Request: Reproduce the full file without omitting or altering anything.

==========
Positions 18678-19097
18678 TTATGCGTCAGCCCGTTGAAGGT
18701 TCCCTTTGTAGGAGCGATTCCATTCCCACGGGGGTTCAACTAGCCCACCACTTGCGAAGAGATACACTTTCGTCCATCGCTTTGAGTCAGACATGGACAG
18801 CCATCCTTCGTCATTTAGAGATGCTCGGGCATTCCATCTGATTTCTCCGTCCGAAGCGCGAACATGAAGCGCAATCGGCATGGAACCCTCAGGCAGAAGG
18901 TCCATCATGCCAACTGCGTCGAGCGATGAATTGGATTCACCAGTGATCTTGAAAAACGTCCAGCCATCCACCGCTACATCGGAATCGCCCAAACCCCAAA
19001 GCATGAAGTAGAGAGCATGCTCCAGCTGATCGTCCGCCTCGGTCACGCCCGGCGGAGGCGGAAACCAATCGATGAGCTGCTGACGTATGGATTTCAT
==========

Positions 18678-19097
18678 TTATGCGTCAGCCCGTTGAAGGT
18701 TCCCTTTGTAGGAGCGATTCCATTCCCACGGGGGTTCAACTAGCCCACCACTTGCGAAGAGATACACTTTCGTCCATCGCTTTGAGTCAGACATGGACAG
18801 CCATCCTTCGTCATTTAGAGATGCTCGGGCATTCCATCTGATTTCTCCGTCCGAAGCGCGAACATGAAGCGCAATCGGCATGGAACCCTCAGGCAGAAGG
18901 TCCATCATGCCAACTGCGTCGAGCGATGAATTGGATTCACCAGTGATCTTGAAAAACGTCCAGCCATCCACCGCTACATCGGAATCGCCCAAACCCCAAA
19001 GCATGAAGTAGAGAGCATGCTCCAGCTGATCGTCCGCCTCGGTCACGCCCGGCGGAGGCGGAAACCAATCGATGAGCTGCTGACGTATGGATTTCAT